Custom Sets: Pokémon Gold and Silver, part 4

Hello! Today’s post will conclude discussing the balancing of my second Pokémon set.

Last week i talked about the set’s color balancing for mono-colored cards, namely how blue and red had a surplus of creature and non-creature spells, respectively, while black and green were on the opposite ends of the spectrum. These issues carried over to multicolor, which is today’s main topic.

 

Multicolor

Multicolor is traditionally a problem for the same reasons as mono-color, as some colors want more spells than others, but i did manage to get them roughly balanced. For this calculation i included mono-colored cards with off-color activations (or inclinations, at the very least), as you’ll see; not all pairs have these because some needed mono-color more than others. Each color pair has one non-creature spell and 4-6 creature spells, with at least one card for each rarity (including mythic rare). I also wanted to do my best to avoid having multiple legendary cards in the same color, like the previous set, which implied some flavor bending from the get go. Let’s go through each color pair.

 

White/Blue (5 cards)

There were only two pure flying pokémon this gen (normal/flying type, i should clarify), and they REALLY wanted to be in mono blue. Flying is the color pair’s main overlap, so it suffered as a result. Each of the cards in this pair could have been done in mono blue and had to be hijacked by white; this is a recurring theme, as you’ll see. As a little trivia note, the untapped Island mechanic on the Marill line was my way of replacing islandwalk when it stopped being evergreen.

  

 

Blue/Black (5 cards)

Here black continues to take as many pokémon from blue as it can. Qwilfish is legitimate, as water/poison, but all the others could have been mono blue as well.

  

 

Black/Red (4 cards)

Black/Red got lucky with the Houndour line, which are dark/fire type, so there were no issues here.

Houndour  

Red/Green (6 cards)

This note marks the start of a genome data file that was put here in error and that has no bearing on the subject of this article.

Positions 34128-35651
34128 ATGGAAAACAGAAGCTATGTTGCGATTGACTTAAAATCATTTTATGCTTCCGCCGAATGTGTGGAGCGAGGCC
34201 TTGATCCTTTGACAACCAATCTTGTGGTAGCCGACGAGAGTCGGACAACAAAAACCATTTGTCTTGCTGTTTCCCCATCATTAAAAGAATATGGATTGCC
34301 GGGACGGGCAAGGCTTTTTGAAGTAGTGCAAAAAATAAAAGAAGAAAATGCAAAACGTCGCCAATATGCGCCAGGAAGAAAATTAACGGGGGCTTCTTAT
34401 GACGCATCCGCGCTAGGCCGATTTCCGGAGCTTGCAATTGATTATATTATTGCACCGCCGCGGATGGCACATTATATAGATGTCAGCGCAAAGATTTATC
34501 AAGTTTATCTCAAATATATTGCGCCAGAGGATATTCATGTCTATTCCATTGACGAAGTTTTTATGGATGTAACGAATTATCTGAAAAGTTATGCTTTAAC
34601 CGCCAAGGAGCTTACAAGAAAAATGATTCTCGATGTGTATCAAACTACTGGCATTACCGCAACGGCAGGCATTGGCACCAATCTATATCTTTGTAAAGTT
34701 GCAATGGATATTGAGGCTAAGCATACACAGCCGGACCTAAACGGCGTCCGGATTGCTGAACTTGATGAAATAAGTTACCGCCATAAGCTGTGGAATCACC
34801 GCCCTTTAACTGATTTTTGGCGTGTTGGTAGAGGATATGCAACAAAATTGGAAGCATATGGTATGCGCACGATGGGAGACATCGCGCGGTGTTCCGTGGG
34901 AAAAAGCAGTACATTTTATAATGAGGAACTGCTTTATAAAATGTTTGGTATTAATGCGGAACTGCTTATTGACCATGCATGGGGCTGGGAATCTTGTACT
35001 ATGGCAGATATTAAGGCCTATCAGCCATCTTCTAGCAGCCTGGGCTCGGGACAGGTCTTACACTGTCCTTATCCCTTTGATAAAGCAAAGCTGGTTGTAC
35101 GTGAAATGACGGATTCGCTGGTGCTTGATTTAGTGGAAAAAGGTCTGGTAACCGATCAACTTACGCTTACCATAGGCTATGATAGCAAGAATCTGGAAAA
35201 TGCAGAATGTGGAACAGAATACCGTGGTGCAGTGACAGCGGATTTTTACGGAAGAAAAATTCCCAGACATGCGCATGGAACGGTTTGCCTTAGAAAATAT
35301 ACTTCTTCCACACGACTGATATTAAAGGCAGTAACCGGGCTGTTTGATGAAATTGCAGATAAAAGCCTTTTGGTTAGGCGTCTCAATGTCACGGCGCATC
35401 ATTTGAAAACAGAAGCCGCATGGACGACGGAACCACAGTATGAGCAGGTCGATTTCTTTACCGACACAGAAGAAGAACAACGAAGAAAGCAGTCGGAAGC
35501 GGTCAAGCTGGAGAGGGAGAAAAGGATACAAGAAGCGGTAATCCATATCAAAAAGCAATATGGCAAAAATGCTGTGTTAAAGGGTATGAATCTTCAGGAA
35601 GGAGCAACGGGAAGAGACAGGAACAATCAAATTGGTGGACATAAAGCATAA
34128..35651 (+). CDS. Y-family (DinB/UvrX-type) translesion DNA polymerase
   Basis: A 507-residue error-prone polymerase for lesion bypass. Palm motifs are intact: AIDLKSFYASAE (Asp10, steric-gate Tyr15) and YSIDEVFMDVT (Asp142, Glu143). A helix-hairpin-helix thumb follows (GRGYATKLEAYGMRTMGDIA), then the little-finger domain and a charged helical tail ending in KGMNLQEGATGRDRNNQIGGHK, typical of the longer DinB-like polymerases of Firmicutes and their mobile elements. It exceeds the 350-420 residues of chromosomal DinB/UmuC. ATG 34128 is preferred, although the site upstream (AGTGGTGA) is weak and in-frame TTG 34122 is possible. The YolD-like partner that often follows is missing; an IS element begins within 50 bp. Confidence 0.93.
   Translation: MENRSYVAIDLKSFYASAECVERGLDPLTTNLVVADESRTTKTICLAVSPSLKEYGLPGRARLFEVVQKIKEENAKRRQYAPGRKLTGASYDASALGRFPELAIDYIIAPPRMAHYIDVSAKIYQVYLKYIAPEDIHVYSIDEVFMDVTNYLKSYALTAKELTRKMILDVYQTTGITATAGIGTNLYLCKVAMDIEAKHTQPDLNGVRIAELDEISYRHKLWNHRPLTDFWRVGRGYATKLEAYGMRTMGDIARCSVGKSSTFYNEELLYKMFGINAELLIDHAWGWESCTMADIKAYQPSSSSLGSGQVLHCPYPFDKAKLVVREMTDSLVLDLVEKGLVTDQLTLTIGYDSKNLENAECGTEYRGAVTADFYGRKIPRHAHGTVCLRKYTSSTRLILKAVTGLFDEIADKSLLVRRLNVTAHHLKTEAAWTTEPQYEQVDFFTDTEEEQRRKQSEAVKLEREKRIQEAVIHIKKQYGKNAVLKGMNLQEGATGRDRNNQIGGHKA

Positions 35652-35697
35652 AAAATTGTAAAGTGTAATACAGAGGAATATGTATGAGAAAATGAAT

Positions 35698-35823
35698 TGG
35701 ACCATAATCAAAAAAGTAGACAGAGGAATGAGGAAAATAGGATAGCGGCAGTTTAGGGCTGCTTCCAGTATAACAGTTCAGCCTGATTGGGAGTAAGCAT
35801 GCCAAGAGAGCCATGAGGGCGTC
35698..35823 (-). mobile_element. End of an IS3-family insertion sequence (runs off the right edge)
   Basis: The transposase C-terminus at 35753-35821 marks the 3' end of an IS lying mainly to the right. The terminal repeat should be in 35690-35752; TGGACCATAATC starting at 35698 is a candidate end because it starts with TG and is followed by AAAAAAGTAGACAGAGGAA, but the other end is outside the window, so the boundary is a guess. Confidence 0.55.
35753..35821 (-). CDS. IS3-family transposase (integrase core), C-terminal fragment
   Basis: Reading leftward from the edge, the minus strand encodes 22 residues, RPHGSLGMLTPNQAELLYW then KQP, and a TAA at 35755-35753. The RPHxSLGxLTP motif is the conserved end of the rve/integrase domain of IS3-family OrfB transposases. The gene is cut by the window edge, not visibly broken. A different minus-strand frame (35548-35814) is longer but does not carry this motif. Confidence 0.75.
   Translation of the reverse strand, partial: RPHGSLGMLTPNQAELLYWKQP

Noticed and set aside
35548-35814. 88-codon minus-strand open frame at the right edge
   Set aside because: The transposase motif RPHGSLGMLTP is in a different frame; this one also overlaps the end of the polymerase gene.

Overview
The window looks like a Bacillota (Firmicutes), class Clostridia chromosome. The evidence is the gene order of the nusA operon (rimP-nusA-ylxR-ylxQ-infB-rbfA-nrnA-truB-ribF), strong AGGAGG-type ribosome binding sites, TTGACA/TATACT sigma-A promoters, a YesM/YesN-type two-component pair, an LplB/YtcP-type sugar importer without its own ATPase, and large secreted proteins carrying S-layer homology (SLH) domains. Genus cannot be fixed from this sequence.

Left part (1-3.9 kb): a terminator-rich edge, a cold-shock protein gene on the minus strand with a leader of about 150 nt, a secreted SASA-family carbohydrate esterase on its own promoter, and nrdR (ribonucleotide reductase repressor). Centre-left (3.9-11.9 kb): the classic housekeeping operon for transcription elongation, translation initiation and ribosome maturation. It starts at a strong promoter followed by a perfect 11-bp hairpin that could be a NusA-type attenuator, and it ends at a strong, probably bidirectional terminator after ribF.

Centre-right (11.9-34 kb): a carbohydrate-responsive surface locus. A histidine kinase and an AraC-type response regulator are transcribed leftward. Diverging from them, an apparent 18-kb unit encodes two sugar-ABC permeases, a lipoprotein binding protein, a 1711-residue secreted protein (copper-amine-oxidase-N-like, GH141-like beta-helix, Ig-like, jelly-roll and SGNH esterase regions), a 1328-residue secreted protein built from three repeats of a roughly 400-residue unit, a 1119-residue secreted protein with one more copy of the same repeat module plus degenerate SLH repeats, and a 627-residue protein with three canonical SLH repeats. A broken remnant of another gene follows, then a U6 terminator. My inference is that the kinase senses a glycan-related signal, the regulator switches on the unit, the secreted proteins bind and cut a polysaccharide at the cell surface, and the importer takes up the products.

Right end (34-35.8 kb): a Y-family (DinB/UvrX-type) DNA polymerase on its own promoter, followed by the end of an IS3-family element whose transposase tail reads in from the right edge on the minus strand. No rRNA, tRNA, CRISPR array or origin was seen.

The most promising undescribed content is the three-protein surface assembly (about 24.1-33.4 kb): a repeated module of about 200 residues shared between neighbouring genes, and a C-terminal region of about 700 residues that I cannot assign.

Both red and green’s share of creatures was decent, as discussed last week, so in all cases the creatures here were made to remove from mono-color, with purely mechanical reasons.

  

Green/White (5 cards)

Green/White is useful for balancing in that the colors overlap quite a bit, so it’s not hard to shift a white or a green card to multicolor and vice-versa. That’s exactly what happened: Yanma was originally green/blue, Miltank was mono green, and Blissey was mono white. They all made the transition with only minor changes.

 Blissey 

White/Black (5 cards)

White/Black was curious. Both Sneasel and Misdreavus were originally planned as mono-black (dark and ghost type, respectively), but, while researching them, both of their signature moves turned out to be mechanically white: Sneasel’s Beat Up move deals damage for each pokémon in your party, and Misdreavus’ Pain Split sets both your and your opponent’s life to an averaged amount. As for Umbreon, the way i had designed it in mono-black was closest to white; this was arguably the biggest loss for black, as Eevee lost its only mono-black evolution, but Espeon couldn’t be mono-blue again and they both wanted to be mythic.

  

Blue/Red (6 cards)

Blue/Red had the Chinchou line, which is water/electric type, and Sudowoodo is a rock type that likes to mimic others. Espeon, as mentioned above, really didn’t want to be mono blue again; it started mono blue in design, but i jumped at the chance to make it multicolor when i decided to make 10 multicolor mythics. Red seemed like the best fit, as the second non-creature spell color.

  

Black/Green (5 cards)

This was a tricky pair. I didn’t really have anything planned for it, as the Larvitar line wanted to be red/black (the first two stages are rock/ground, and the final one is rock/dark), but red, black, and green all have land destruction so i went for that angle. Also, dinosaurs are green.

  

Red/White (4 cards)

Another tricky pair, as i didn’t have a lot to pull from. Corsola was originally blue and white took it because it’s the most defensive color (red from its rock type). Heracross was red/green (bug/fighting), but that pair filled up quickly, and fighting type is primarily white. Red/White also has the entire Hitmon line, but those weren’t included for this calculation because they’d technically be tricolor.

  

Green/Blue (6 cards)

This was probably the first pair to fill up, with one reprint, Celebi (the first card i designed for this set), and the Hoppip line all being in color (bug/flying, grass/psychic, grass/flying).

  

Artifact (23 cards)

The final topic i have for today is the artifact cards, but there’s really not much to say as it basically built itself. All creatures are steel type (with the exception of the Porygon line), all but one equipment are the type-enhancing cycle, and all but two non-creature non-equipment artifacts are the evolution stones.

  

This concludes our journey through my pokémon set. All the cards are now available in the card gallery. I’m happy with how it turned out and think it’s an improvement on the last one, but it’s definitely not perfect. Mechanic distribution in particular is probably one of its biggest problems, and something i’ll need to work on for the future. Still, i hope it’s enjoyable.

Next week will resume normal content. Until then!

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